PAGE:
Poison in the Medicine Cabinet

Acetaminophen deaths prompt a recommendation of lower doses and stronger labeling.

Acetaminophen overdose is the leading cause of liver failure in both the United States and Great Britain. Fifty percent of all acute liver failure in the United States is attributed to acetaminophen consumption.¹ While many of these cases result from an overdose, either intentional or unintentional, even “correct dosage” has been cited as causing liver damage, liver failure and death. In the United States, approximately 56,000 liver injuries requiring emergency treatment, 26,000 hospitalizations and 458 deaths per year are attributed to acetaminophen consumption.2

The Ease of Overdosing
One of the main problems with this popular drug is how easy it is to overdose unintentionally.  As most of us know, acetaminophen is the primary ingredient in medications like Tylenol®. But acetaminophen is also in almost 200 brand-name and generic products, most of which are available over the counter. These products are as varied as headache and backache pills, cold and flu remedies and sore-throat medication. It is not hard to imagine a patient taking acetaminophen for pain and fever and then taking other medications for a sore throat, cough and cold symptoms. Without a thought, the patient is overdosing. Compound that with the added risk of fasting, alcohol consumption or genetic predisposition to liver disease, and the patient is destroying his or her liver.

Intentional and unintentional overdoses of acetaminophen can destroy the liver, but so can taking the correct therapeutic dose in particular people or circumstances. We now know that fasting is as dangerous as alcohol consumption when taking acetaminophen. When someone cannot eat because of illness and is also taking acetaminophen, the likelihood of liver injury increases.

The FDA is well aware of the dangers of this popular drug and recommended stronger label warnings in 2002.  In 2009, it recommended that the standard dose be lowered.

Make no mistake about it: This medication can be dangerous, and the consequences for its adverse effects are grave. Surprising is the fact that we really do not have a firm grasp of how acetaminophen works or what the appropriate dose is.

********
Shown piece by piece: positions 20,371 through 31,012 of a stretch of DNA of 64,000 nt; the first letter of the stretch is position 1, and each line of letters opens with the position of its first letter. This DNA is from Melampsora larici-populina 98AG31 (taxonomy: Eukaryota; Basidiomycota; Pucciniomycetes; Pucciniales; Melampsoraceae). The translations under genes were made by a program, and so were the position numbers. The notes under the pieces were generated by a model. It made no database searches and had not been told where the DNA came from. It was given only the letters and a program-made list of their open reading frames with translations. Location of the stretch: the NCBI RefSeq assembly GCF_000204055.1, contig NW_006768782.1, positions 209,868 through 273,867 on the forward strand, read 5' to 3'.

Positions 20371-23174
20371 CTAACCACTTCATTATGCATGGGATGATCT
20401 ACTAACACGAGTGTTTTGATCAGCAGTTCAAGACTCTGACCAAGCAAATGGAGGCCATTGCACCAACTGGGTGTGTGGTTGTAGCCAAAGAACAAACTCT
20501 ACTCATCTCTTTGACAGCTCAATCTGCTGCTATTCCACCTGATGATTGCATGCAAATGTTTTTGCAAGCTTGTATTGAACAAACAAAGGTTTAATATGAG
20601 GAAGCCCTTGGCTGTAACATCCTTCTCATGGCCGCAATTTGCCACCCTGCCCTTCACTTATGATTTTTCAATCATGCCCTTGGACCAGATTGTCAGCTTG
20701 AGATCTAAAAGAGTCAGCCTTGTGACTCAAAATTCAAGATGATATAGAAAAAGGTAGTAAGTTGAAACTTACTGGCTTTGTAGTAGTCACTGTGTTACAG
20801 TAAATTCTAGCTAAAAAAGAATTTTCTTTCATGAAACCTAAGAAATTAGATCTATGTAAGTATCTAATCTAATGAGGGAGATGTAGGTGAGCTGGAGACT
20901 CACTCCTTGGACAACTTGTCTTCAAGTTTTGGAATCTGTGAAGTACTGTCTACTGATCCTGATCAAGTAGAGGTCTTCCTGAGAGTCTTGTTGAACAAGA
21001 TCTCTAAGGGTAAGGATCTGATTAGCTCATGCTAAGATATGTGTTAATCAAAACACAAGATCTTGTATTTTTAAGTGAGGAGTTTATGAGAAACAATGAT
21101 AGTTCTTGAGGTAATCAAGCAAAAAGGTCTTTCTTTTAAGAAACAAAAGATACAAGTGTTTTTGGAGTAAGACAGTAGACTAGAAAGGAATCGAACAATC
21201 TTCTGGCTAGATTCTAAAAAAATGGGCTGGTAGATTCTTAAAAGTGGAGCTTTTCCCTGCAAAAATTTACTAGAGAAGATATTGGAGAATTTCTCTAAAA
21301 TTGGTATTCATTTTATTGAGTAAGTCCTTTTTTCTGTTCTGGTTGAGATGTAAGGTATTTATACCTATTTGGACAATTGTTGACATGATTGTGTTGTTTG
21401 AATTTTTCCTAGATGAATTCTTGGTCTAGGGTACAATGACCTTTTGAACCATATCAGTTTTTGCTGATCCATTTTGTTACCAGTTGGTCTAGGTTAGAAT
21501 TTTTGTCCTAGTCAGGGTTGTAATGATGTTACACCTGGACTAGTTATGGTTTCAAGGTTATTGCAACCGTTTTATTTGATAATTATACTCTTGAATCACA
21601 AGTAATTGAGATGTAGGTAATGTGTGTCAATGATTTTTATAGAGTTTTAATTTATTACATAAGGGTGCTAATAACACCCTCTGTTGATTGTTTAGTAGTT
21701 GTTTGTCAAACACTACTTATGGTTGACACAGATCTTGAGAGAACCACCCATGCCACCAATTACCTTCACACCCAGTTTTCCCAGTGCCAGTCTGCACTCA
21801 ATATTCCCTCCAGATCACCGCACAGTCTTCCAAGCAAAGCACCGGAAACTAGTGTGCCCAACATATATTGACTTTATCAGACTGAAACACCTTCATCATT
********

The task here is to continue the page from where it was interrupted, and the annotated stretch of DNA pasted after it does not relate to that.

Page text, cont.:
Drug-Free Pain Relief
In cost-analysis studies, chiropractic care is often compared to “usual and customary care”—such as acetaminophen and other analgesics—for determining our cost benefit in treating certain conditions. On first blush, these studies seem to point to a cost advantage to using analgesics instead of chiropractic. However, if the devastating long-term effects of analgesics are factored into this equation, including the 56,000 liver injuries, liver transplants and deaths, then chiropractic care looks much more attractive than using this popular drug.

Chiropractic, as a profession, remains committed to wellness and avoiding the unnecessary use of medications. It is our responsibility to share this information with both our patients and their medical providers. Acetaminophen should be used sparingly, if at all.

source; ACA Today, By William Morgan, DC
1. Larson AM, et al. Acetaminophen-Induced Acute Liver Failure: Results of a United States Multicenter, Prospective Study. Hepatology 2005;42:1364-1372.
2. Nourjah P, Ahmad SR, Karwoski C, Willy M. Estimates of acetaminophen (Paracetamol)-associated overdoses in the United States. Pharmacoepidemiol Drug Saf 2006 Jun;15(6):398-405.

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